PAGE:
For a project we are building, which allows the remote control of electric heaters throughout the house, we store the heater's settings information on the heaters themselves, so if they do fall offline they will be able to work off local data. The user can also adjust them on the heaters themselves. 

4. What happens iF something is out of sync?

In lots of use cases knowing the state of a device is important and often the state is accessible from multiple access points (e.g. mobile app, Alexa, website, the device itself). A communication error, delay of message or two conflicting updates from two devices can cause something like this. How will the solution rectify it? Will there be an automated process which 'fixes' it based on some rules? Will the user be prompted to action something?

Again, for the Heater project, there is a central server application which monitors all the user's heaters and is able to identify when something falls out of sync. We decided to flag the issue to the user in the mobile apps for the first version. This represented a more simple technical approach and put the onus on the user to decide how they wanted to resolve the issue.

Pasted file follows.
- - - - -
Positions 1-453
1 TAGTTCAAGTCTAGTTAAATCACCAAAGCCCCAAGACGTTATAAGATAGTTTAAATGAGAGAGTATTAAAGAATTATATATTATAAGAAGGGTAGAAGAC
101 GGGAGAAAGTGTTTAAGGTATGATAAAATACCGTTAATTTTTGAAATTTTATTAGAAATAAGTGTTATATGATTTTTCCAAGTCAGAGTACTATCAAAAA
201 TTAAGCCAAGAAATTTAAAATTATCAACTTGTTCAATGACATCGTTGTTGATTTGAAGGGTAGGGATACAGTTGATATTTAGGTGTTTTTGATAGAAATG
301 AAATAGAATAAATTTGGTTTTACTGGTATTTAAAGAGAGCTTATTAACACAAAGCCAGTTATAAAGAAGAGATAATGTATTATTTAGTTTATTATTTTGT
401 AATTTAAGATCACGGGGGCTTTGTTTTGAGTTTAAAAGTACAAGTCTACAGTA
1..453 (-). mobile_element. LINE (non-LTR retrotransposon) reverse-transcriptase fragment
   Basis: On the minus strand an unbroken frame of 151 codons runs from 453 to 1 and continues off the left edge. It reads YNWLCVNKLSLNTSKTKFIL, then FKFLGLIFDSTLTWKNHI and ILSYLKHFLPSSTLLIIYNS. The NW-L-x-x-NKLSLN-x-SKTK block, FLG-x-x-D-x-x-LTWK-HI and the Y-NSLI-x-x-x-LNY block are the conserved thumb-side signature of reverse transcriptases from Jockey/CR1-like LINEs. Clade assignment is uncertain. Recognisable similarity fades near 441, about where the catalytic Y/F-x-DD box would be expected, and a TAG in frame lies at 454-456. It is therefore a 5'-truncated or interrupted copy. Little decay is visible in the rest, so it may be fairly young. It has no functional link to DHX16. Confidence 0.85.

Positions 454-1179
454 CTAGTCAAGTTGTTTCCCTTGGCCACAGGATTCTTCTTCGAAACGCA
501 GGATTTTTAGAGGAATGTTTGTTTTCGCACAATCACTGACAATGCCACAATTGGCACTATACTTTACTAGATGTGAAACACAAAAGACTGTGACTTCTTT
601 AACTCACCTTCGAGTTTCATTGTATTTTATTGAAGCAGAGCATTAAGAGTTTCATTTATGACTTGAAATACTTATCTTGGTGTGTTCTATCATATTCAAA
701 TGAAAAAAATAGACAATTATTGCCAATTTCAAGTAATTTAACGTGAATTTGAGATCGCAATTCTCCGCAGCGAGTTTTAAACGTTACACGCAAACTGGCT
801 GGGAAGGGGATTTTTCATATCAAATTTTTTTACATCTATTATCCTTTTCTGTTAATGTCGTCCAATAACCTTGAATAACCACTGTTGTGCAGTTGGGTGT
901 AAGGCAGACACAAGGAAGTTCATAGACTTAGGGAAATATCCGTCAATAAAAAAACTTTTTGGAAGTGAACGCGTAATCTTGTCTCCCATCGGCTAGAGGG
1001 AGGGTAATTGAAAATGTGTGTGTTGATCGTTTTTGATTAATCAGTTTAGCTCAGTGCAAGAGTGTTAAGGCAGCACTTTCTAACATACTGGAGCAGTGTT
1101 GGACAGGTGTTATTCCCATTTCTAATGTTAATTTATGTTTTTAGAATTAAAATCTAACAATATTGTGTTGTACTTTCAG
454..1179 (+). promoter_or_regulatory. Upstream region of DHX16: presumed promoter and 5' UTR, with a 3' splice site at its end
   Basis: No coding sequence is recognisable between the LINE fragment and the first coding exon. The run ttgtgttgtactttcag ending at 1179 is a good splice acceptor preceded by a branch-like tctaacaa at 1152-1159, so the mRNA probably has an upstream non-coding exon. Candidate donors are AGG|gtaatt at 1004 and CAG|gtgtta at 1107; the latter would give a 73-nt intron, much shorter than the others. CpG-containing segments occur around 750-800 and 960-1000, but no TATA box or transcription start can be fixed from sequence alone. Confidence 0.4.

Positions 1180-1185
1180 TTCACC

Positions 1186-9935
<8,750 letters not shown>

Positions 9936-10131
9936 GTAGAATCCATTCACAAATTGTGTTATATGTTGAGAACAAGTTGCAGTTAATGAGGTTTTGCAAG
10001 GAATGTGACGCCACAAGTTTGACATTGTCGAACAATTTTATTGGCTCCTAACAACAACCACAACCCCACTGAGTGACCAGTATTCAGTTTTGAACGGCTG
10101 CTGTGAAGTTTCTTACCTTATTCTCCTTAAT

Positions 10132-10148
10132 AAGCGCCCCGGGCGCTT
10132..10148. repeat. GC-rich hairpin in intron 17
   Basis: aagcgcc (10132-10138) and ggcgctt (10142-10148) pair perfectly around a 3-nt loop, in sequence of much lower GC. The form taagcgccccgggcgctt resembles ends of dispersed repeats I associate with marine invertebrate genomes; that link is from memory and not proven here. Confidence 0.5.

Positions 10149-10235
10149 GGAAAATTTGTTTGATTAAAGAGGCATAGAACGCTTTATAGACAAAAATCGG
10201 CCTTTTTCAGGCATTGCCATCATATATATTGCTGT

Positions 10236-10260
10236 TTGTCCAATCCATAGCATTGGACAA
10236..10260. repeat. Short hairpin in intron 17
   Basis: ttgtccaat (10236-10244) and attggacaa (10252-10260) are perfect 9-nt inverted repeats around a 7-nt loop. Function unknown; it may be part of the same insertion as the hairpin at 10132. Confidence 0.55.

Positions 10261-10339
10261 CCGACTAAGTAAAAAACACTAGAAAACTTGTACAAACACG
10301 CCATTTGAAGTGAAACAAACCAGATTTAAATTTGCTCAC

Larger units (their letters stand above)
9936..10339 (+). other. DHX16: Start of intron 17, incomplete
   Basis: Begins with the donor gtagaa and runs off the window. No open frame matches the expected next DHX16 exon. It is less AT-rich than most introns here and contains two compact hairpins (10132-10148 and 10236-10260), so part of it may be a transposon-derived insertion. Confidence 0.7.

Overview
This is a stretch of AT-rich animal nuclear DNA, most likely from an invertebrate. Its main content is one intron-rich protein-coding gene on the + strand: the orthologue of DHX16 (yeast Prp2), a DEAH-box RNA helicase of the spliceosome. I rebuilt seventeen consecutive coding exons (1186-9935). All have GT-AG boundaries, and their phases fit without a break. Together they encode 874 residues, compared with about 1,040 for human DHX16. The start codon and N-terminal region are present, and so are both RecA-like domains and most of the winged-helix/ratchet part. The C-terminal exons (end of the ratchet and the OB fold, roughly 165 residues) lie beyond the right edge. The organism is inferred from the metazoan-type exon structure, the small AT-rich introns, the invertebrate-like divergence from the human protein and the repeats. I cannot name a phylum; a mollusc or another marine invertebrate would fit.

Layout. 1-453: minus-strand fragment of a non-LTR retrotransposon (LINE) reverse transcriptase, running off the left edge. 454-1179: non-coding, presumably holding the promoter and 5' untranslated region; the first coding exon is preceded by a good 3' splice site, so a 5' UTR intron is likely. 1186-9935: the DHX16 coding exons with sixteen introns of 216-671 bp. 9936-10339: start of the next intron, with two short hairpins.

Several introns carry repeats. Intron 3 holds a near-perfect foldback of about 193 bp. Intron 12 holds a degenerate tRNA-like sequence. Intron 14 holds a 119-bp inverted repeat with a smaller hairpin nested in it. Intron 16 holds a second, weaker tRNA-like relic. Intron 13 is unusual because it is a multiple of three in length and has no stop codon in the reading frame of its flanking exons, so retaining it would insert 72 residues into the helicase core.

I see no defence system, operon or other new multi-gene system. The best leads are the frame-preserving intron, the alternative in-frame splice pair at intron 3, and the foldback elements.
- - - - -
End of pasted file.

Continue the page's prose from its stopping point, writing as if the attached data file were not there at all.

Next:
Each IoT device will be running its own firmware and there will be times when this needs updating and this will probably need to be done over the air (if you want your product to work with Apple's HomeKit it's a requirement). However this is not as simple as pushing out a new mobile app or publishing a new website. The software needs to be installed remotely over WiFi or Bluetooth, checked for a valid installation and the device re-booted, more often than not on devices with no user interface at all. Lot's can go wrong here so you'll want this process as robust as possible. 

To continue with the Rio Heater case study; we update the firmware on the Heaters over their WiFi connection using the same MQTT service we use to send the heater its commands, however there is also a mechanism which allows the firmware to be updated via Bluetooth as a fallback to this option.

There will no doubt be other things you'll need to look out for which are specific to your project, like managing date and times in a global world etc.


IoT solutions are an amazing opportunity to develop something which is truly awesome, but they are inherently complex. If you keep early versions simple and plan for various failure states properly you are in a good place for a successful project. 

If you want to find out more about IoT or App development get in touch :)